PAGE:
12 packages were installed on April 11,2012. The queens were released after the third day. 

TEST GROUP 1- Four colonies were fed with 2 gallon feeder pails placed directly onto frames. The proposed feed was be 1:1 sugar syrup made with sucrose (cane sugar) combined with prepared concentrated infusion of linden flowers and leaves (Tilia sp.) 

TEST GROUP 2- Four colonies will be fed only 1:1 sugar syrup 

TEST GROUP 3- Four colonies will not be fed. 

The feed was increased to a 2:1 syrup beginning Sept. 2012 for winter preparation. 

Linden flowers and leaves (Tilia cordata sp.) is the specific medicinal/nectar plant from which the infusion will be made. It contains Farnesol, a volatile oil which gives Linden flowers its characteristic smell. It is also an antibacterial and natural pesticide against mites. It contains flavonoid glycocides including hesperidin and quercitin, saponins, condensed tannins, mucilage, manganese salts. Abundant flavonoids such as astragalin, isoquercitin, kempferitin, quercitin, tiliroside, hydroxycoumarins also exist in linden. (PDR from Herbal Medicine, Fourth Edition). The concentrated infusion will be two teabags/pint or 16 teabags per gallon of sugar syrup.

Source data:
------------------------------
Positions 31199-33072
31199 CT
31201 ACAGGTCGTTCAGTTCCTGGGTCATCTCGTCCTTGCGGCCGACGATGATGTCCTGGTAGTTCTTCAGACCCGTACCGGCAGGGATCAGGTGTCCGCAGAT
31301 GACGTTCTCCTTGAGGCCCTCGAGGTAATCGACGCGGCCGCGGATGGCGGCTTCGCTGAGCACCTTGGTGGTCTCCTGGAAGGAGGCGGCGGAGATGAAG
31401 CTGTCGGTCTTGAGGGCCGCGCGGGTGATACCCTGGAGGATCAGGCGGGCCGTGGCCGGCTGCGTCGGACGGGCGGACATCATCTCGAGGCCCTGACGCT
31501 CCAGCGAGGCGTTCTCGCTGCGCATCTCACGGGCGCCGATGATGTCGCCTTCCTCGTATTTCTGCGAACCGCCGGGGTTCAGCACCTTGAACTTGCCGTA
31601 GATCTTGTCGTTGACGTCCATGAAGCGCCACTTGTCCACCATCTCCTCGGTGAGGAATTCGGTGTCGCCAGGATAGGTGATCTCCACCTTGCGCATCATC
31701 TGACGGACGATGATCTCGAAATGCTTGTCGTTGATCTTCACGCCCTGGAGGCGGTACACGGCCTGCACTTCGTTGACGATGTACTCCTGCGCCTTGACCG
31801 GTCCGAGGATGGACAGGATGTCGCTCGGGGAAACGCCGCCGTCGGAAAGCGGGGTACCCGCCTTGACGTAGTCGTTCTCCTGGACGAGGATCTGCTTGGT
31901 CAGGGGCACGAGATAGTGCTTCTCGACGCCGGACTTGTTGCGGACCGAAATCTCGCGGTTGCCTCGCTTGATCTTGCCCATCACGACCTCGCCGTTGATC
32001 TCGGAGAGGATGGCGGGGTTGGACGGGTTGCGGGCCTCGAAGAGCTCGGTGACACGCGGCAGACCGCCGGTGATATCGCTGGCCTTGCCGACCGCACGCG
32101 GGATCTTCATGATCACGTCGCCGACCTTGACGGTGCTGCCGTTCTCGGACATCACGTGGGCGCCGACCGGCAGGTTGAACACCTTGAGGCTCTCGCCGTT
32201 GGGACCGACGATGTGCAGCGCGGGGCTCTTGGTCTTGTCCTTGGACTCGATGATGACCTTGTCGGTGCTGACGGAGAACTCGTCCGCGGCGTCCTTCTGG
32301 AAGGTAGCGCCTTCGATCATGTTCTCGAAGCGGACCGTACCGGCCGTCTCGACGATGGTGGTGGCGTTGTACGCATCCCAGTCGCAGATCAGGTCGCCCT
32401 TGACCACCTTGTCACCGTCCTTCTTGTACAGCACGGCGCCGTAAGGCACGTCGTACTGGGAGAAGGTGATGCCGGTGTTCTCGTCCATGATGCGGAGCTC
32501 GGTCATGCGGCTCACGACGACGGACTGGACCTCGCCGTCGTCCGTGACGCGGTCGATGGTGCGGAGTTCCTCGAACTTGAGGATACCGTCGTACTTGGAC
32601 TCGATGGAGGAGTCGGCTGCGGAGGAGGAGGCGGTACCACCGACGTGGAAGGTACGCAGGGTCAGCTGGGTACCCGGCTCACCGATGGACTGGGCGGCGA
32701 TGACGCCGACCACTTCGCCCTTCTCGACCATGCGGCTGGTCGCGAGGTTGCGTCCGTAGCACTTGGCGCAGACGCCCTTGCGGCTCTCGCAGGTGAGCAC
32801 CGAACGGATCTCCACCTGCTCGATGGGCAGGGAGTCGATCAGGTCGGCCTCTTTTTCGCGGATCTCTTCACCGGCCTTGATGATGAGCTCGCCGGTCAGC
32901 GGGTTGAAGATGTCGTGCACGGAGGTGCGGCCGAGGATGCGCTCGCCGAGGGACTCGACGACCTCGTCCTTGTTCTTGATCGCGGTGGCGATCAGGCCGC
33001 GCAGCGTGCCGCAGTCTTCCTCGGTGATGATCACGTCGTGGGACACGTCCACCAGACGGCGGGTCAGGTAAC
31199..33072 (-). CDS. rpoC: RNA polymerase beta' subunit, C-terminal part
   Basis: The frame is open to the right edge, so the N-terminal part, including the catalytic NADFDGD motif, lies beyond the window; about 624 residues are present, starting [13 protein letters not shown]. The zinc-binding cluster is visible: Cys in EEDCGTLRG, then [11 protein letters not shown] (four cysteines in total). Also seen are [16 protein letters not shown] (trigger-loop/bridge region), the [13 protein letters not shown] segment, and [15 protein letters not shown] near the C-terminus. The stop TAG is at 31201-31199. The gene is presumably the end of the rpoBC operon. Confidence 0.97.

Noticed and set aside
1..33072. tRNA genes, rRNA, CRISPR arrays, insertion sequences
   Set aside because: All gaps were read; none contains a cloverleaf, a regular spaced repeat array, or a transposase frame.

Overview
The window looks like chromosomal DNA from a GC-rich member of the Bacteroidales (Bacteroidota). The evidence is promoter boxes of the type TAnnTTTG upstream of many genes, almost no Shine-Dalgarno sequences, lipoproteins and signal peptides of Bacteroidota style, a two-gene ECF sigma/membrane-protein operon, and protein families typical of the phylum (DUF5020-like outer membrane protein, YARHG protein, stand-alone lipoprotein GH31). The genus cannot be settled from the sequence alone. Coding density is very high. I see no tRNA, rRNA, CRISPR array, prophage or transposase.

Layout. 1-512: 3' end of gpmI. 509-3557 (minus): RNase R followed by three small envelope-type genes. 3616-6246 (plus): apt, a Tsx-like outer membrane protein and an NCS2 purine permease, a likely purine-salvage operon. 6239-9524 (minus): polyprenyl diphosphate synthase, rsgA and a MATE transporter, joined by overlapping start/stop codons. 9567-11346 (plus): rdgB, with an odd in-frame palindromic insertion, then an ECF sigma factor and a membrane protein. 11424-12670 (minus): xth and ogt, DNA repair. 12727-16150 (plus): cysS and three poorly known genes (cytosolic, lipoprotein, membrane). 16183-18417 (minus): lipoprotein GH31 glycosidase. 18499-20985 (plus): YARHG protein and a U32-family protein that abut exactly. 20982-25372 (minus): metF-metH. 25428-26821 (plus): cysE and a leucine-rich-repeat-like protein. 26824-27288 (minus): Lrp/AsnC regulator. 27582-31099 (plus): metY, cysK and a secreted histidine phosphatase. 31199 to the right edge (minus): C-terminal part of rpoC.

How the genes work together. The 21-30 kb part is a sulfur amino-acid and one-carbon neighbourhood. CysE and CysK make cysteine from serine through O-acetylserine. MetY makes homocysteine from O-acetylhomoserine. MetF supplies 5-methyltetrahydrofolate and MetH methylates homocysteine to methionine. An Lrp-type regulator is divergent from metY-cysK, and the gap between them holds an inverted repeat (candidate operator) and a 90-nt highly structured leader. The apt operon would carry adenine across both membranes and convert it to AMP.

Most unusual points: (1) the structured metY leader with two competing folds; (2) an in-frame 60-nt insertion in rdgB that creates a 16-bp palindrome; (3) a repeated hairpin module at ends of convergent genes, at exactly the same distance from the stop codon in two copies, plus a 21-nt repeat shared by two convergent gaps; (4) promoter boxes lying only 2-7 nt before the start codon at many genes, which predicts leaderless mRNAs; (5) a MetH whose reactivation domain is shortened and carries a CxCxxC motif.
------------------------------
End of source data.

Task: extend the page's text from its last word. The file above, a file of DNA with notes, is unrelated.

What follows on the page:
The Bee yard was visited approximately once a week and utilized a modified summary version of 910531Hive Inspection Sheet.pdf found on the website.(see attached). 

 Data  and the Varroa mites counts have been analyzed and interpreted by the technical advisor. As a cooperator of this study, Dr. Nancy Ostiguy, entomologist of Penn State University, has been a helpful and contributing advisor regarding aspects of honey bee health and procedure. I have met with her twice at PSU campus and have had numerous exchanges with her via email and telephone.